It is safe to humour ourselves a little because the sunrise after sickness is here. Now that I am back to being healthy and ´on my feet´. I will also keep my medical records private because secrets are sexy. Those who survive, survive to tell the story. This is the story of my unexpected illness and how I dealt with it. The disability only makes it more interesting.
On 20th November 2022, I woke up in Lisbon, Portugal after days of battling with an illness. But today it was about to get more dramatic than I usually ask for. I made breakfast, put on Lata Mangeshkar on the stereo, and went ahead with the day when suddenly an excruciating pain started in my abdomen which I ignored until it reached a point where I could not breathe and almost prepared myself to see the Angel of death and headlines in the next day´s newspaper. I felt confused, shaken and unprepared for why such a symptom occurred because I was taking my medicines. Like any other millennial, I immediately googled my symptoms until my threshold of pain had surpassed and google didn’t give me shit. We usually see a situation like this in films and the protagonist wakes up in the hospital in the next scene. I did wait a few seconds to faint but sadly it did not work and I realized I couldn’t skip the entire part where I had to reach the hospital on my own. I also realized life does not come with remote control.
I started firing shots in every direction. I sent voice notes with my voice shaking to send help as I dropped my pin location. I sent a message to my team in Lisbon, to my friends in EU and my landlord. I even called the helpline only to be put on que to find someone who speaks English on the other side. I partially shouted my address and my symptoms and begged to just come and hold me. By now I was crying but it was making my pain worse so I stopped. Lesson number 2, ´Put emotions aside when dealing with a life threatening situation´. I was defeated and I put down the phone. In desperate times, the only people that are there for you are the ones in your radar and that’s exactly when Clara, my friend in Lisbon texted to ask about my health. I asked her to get me an ambulance and I needed immediate medical attention. She didn’t waste a second and as my eyes were losing vision, I could see an ambulance pulling over. I then met the most chilled out paramedics in the world. They came forth and just said, ´You? Yeah? Ok´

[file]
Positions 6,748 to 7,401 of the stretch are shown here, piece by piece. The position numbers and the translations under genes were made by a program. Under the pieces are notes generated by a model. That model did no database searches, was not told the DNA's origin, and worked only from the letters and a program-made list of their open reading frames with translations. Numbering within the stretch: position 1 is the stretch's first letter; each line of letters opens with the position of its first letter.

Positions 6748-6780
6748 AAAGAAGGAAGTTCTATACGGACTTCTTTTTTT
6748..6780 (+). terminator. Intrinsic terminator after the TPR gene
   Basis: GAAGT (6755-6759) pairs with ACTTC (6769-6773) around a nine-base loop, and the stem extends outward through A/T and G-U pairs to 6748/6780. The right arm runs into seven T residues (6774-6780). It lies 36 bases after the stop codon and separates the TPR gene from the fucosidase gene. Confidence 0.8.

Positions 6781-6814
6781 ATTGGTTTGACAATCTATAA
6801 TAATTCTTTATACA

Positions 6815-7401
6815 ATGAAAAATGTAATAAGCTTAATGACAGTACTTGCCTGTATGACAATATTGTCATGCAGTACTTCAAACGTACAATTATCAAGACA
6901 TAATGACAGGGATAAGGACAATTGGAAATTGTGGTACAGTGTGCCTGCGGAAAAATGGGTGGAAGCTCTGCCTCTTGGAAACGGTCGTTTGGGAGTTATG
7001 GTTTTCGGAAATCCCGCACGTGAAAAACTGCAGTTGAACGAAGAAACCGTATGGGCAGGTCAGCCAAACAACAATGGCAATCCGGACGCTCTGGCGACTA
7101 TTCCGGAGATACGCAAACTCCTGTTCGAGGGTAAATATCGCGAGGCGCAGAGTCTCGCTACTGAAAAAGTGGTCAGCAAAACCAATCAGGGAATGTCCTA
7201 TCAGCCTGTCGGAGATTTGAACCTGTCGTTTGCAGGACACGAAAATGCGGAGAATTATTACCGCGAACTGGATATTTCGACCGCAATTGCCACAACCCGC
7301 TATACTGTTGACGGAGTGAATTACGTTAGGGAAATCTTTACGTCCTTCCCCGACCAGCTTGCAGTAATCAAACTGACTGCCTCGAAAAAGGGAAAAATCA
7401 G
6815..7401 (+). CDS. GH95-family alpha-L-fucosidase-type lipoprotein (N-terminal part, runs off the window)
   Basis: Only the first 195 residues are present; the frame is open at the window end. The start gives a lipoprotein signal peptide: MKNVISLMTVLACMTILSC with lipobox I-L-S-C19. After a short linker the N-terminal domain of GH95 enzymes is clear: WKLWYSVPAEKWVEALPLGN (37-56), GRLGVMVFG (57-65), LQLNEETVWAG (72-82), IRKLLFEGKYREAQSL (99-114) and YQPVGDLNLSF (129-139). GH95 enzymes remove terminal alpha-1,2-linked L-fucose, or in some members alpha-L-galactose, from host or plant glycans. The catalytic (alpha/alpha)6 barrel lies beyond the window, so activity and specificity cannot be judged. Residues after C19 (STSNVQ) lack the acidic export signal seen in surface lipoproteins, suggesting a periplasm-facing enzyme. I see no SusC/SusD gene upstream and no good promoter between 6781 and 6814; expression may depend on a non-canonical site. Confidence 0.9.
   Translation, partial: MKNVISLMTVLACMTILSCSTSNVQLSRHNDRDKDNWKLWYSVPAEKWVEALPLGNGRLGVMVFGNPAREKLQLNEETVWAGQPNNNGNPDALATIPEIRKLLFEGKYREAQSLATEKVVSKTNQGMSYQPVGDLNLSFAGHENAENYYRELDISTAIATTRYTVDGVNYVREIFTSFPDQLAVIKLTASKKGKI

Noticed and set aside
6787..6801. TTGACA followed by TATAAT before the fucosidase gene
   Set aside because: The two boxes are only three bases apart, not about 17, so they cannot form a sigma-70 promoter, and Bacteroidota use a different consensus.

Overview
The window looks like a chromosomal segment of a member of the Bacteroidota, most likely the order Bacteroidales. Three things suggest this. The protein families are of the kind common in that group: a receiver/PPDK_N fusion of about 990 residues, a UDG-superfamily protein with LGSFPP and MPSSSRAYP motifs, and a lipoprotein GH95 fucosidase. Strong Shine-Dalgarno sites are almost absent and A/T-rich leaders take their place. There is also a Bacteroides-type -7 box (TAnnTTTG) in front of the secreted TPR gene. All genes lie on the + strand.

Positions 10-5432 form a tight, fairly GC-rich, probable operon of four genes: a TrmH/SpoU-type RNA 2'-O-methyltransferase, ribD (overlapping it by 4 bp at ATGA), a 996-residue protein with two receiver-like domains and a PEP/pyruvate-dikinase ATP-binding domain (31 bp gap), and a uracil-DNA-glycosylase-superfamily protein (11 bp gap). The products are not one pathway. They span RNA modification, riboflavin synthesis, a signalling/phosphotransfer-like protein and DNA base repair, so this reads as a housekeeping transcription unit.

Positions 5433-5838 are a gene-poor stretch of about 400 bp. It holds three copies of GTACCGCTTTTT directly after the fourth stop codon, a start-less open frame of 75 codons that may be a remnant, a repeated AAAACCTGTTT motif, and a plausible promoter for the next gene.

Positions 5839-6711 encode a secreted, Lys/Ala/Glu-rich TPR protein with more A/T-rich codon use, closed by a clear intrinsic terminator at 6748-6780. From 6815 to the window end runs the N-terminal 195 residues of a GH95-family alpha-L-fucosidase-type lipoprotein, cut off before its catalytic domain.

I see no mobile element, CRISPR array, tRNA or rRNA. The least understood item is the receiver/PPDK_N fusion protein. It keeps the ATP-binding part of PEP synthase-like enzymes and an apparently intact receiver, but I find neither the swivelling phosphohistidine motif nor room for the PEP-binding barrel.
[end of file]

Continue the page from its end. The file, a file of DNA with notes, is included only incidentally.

They opened the door and got me on the stretcher. To my surprise they refused to take my wheelchair saying the hospital does have wheelchairs. I told them this is not that kind of a wheelchair and I need it to move around. But in vain. I did not want to argue and they were clearly agitated with my instructions on grabbing a water bottle and leaving my wheelchair inside my apartment. I zipped my mouth because at one point they also offered to offload me so I could go on my own. They checked my blood pressure and fever and I requested them to start moving only to be met with more scorn. The ambulance finally started towards a public hospital and I looked outside.
It was a beautiful day. It was a perfect day to head to the waters and skip on the shores but here I was heading towards another destination. We finally reached the public hospital and my eyes searched for anyone I could just look at and cry. But instead they parked me in the corridor while I held my abdomen and pleaded in whispers to get some attention. By this time I had gotten use to the pain. It had eaten into me and had become one of the organs. I was losing consciousness and reached a space where I started questioning my decisions, my choices and my reality. Was this just a speed breaker or a reality check?
They registered me, checked my vitals again and I explained my history. I was then moved on another stretcher parked and then into a ward. I don’t have a name for that ward but that is when my entire world started to spin. I saw elderly people to my left and right. Some in pain, some asleep and there I was surrounded by the reality of old age and sickness. I saw medical staff moving around carefully avoiding eye contact and doing what they were told.
Among us was also a beautiful girl right across me with red hair that was asleep on a stretcher. She woke up and looked at me and instantly started wailing followed by vomits. She was attended by nurses that helped her move out of the stretcher and on a chair. I sat there lost in her situation and wondered about this strange unity of old and young in this hall of sickness and pain. None of us had our families or friends with us. Just a bunch of strangers tending to our wounds with limited empathy. My friends, Clara, Ricardo and Adi by then had arrived and sat in the hall outside. They were not permitted to come see me and we spoke over WhatsApp.
After a while a few nurses came over to attend me and opened up my body for further tests. I didn’t care anymore. They poked, pinched and took blood. Put up a Painkiller through IV and injected a couple of fluids. I was mum and numb and even if I wanted to express, they didn’t know my language. I was again left alone for a while and tears started pouring out. I was missing my wheelchair. I saw the girl with red hair again who was much better after a while and she told me she had a lot to drink the night before. I told her to be safe and take care when she left.
To be continued…….